And the pay is promising. SAU quoted a 2012-13 report by the Occupational Outlook Handbook that said the median income for software developers is more than $90,000.

Ochs said starting salaries are somewhat lower and programmers make more than art designers or writers, but it is still a lucrative, growing industry.

Fredrick said what is unique about the Tesseract Center is that the games are designed in large part by students to be used as online coursework. The center’s game, Mythos Unbound, is used in the classical mythology course, and it involves a student-player entering the game as a Roman slave and then using knowledge of the subject as the pathway to freedom.

“But the subject could be anything,” Fredrick said. “The goal is to have your student development team learning how to make games. They’re also learning a lot about the subject matter as they do it. The goal there is you fatten the pipeline of students with tech talent in our neck of the woods.”

Arkansas Tech has less of a tech ecosystem than, for example, Texas or even northwest or central Arkansas. Gamification is such a growing trend, Woods believes it soon will be widespread.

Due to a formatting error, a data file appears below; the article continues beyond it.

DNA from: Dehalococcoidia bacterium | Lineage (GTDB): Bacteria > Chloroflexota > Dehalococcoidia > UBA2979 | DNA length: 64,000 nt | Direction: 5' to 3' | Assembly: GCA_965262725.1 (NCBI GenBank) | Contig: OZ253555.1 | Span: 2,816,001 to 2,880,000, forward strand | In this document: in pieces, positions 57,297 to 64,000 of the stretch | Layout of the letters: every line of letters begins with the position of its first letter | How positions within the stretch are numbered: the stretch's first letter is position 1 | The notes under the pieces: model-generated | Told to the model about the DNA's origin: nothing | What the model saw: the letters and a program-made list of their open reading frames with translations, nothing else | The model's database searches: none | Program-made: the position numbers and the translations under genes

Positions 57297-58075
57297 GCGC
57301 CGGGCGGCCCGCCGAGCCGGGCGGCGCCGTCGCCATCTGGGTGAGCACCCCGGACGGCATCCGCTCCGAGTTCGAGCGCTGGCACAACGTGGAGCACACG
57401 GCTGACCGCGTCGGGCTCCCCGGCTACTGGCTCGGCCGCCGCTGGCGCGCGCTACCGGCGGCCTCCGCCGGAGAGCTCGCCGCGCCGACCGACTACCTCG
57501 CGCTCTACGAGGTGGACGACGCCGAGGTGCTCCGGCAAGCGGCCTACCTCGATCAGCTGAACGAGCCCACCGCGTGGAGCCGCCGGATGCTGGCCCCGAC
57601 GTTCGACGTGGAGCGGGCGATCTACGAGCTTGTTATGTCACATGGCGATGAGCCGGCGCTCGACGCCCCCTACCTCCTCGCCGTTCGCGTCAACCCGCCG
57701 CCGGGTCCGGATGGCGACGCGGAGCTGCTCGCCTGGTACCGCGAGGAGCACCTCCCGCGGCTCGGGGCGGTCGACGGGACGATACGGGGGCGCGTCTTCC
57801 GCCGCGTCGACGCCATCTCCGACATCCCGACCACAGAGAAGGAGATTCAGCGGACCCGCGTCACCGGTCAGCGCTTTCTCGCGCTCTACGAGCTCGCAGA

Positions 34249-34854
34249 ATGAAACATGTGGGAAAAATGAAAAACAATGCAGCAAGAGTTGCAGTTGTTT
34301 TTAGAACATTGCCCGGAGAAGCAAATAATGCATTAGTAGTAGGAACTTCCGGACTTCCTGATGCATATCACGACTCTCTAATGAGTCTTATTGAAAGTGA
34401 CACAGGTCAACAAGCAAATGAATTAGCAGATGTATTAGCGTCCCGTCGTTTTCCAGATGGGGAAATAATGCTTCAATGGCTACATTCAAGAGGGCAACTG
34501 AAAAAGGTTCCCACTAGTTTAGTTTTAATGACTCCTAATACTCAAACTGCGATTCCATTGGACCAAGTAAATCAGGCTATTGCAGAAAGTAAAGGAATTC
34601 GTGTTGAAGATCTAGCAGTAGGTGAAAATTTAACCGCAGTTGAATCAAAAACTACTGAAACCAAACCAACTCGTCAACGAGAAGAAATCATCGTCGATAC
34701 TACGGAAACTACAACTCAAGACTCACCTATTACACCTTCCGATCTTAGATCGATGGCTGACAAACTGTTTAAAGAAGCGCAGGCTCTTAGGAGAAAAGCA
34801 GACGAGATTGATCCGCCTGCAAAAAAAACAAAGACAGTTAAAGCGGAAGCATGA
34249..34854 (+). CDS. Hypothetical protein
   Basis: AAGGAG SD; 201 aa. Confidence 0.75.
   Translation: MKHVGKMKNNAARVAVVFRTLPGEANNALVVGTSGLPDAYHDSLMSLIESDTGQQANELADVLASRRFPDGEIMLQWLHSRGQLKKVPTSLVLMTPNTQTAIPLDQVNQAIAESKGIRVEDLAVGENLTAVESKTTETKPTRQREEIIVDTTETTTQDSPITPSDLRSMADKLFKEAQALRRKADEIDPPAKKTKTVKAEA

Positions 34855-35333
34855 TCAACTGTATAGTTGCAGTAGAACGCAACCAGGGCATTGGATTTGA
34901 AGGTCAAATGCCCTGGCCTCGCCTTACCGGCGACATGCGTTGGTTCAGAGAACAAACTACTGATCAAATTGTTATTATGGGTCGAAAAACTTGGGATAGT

“You would hope you would eventually place a student there [in Texas],” Woods said. “But most of our students are going to stay in Arkansas and help develop industry here, either through startups or existing industries. Every place in between has possibilities for this.

“Games are what is going to draw the students in, but they are going to realize they have skills that can be used a bunch of different ways.”

Fredrick said it’s important to realize that game design isn’t just about being able to write code. Game design, like making a movie or writing a book, is about digital storytelling mixed with graphics and art, and user-friendly engines mean it’s not just for “super geeks” anymore.

That doesn’t mean it’s easy, either. Fredrick said it took his team nine months to develop the Mythos game, and, of course, student-players found flaws and missteps Fredrick thought had been tested out.

“Our games aren’t perfect,” Fredrick said. “It’s really complicated to even get it to play, and then to get it to play and look good. Video game companies are actually really organized.” They have to be, he said, if they’re going to be successful.

That appreciation for organization “is an extremely important concept for the students in the lab,” Fredrick said. “There are so many moving parts and different disciplines that have to communicate.

“That’s what students want to take to their employment. They’re going to be great employees.”